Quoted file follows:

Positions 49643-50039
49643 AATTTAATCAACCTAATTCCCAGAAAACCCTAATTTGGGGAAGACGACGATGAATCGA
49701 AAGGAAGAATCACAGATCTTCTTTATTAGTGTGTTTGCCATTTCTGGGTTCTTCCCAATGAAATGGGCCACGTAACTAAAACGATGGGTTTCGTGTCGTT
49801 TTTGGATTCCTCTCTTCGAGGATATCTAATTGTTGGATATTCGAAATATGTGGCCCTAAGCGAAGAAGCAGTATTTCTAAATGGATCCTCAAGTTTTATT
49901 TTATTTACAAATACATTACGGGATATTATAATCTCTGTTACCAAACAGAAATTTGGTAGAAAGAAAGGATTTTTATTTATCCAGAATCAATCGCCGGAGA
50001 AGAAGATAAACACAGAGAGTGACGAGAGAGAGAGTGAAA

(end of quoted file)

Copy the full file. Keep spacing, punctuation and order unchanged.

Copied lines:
Positions 49643-50039
49643 AATTTAATCAACCTAATTCCCAGAAAACCCTAATTTGGGGAAGACGACGATGAATCGA
49701 AAGGAAGAATCACAGATCTTCTTTATTAGTGTGTTTGCCATTTCTGGGTTCTTCCCAATGAAATGGGCCACGTAACTAAAACGATGGGTTTCGTGTCGTT
49801 TTTGGATTCCTCTCTTCGAGGATATCTAATTGTTGGATATTCGAAATATGTGGCCCTAAGCGAAGAAGCAGTATTTCTAAATGGATCCTCAAGTTTTATT
49901 TTATTTACAAATACATTACGGGATATTATAATCTCTGTTACCAAACAGAAATTTGGTAGAAAGAAAGGATTTTTATTTATCCAGAATCAATCGCCGGAGA
50001 AGAAGATAAACACAGAGAGTGACGAGAGAGAGAGTGAAA